Tuesday, March 31, 2009

A Radical Suggestion

From time to time the subject of Big Ten expansion comes up at the office. Usually it's brought up by one of those quasi-sports fan, who knows when the Super Bowl is, but not much more. The question gets tossed at the sports fans in the group, "Is the Big Ten ever going to add another team to make an even number?"
A discussion usually ensues about how any school that might be considered would have to meet a myriad of qualifications, including geographic proximity, academic reputation, and profile of the university. We talk about all the various candidates, and why they don't fit, wouldn't leave their current conferences, or are just too far away. Of course this topic has been covered in much greater detail by the professional Michigan bloggers.
The other day while we were rehashing this, a thought occurred to me: What if The University of Chicago had never left the Big Ten? Would MSU have been invited to join if there were 10 and not 9 members? Would they have looked to Penn State? Would we have 12 teams in the Western Conference now?
If you think about it, the addition of Chicago make sense in a lot of way. Geographically they fit perfectly, and would fit in the western division with NU, Ill, Wisc, Minn, and Iowa. They could play their games in Soldier Field and would be a southside Chicago private school counterpart to the northside Chicago private school Northwestern. The resulting Big Ten championship game could be played in Chicago, which is just teeming with Big Ten grads. Academically they are a perfect fit, as they already belong to the CIC, the academic arm of the Big Ten. Historically, they would represent a return to the roots of the league, as they were one of the founding members of the league, and the league probably wouldn't exist without Chicago. Plus their colors (maroon and white) would be unique in the league.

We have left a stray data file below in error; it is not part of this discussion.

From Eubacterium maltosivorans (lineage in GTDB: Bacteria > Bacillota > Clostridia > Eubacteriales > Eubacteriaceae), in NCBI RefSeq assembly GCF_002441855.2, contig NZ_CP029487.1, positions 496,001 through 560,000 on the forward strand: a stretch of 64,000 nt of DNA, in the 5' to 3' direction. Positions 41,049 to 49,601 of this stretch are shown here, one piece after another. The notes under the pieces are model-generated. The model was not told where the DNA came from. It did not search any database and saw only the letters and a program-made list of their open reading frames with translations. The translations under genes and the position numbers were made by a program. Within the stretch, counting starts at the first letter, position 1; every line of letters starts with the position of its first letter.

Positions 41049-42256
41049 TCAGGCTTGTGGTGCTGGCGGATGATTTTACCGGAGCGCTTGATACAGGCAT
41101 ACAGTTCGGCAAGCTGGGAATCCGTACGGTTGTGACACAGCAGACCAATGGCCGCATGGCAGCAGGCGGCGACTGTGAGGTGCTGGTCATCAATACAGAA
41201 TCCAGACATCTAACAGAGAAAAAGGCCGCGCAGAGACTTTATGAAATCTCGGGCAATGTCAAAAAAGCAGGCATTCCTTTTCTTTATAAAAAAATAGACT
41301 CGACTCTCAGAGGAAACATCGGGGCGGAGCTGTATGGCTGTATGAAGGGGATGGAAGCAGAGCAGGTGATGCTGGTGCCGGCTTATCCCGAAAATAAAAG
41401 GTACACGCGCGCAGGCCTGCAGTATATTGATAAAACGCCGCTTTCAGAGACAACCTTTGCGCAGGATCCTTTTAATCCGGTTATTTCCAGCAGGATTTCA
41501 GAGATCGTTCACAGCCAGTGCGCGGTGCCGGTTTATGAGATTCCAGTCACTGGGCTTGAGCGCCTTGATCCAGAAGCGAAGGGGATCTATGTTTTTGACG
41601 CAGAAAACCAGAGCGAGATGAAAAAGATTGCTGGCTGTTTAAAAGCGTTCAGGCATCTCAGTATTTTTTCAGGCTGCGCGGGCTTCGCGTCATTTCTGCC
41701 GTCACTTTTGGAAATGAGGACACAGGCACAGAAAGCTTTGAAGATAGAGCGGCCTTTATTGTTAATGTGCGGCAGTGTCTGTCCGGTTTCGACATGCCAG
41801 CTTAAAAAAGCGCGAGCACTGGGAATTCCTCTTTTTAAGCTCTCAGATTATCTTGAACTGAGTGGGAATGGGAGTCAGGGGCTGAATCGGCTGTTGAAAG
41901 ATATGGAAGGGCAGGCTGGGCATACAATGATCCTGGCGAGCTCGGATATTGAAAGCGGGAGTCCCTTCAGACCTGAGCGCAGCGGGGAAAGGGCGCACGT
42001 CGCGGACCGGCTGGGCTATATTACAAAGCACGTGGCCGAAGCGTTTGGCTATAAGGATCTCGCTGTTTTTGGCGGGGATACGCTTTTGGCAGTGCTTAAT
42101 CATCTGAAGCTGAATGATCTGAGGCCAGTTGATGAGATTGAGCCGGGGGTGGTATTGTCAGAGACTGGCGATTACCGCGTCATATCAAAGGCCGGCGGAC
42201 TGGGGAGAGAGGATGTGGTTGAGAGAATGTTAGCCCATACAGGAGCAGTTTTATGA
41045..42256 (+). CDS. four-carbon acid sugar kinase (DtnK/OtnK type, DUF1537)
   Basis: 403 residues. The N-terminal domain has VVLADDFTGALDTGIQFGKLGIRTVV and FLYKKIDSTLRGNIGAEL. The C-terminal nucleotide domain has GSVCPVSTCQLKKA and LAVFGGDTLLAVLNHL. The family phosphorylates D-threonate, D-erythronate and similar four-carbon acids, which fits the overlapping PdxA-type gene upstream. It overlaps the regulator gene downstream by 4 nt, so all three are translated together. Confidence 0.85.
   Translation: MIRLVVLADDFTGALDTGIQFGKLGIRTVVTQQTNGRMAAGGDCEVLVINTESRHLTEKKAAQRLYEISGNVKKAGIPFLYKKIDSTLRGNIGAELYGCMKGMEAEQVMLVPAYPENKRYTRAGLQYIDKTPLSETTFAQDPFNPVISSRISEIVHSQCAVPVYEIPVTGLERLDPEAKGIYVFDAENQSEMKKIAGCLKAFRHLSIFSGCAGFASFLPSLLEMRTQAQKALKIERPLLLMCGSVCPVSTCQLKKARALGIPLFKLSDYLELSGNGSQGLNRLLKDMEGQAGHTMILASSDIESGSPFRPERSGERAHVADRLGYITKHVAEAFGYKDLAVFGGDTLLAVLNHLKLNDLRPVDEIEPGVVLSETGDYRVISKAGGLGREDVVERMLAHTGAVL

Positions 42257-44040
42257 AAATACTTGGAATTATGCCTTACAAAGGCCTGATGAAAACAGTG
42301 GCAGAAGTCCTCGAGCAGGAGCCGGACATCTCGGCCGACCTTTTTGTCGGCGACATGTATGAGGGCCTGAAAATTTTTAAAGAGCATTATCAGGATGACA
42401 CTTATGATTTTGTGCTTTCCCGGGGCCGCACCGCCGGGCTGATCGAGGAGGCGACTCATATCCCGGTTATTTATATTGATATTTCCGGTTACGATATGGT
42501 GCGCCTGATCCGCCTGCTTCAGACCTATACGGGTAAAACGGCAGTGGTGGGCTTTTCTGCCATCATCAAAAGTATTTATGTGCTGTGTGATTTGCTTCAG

Of course there is the small problem of them being a Division III athletic program that offers no scholarships, and has facilities that are woefully inadequate for the Division I, let alone a BCS conference. But if Michigan can make the Big Dance, and State can make it to two straight bowls, anything can happen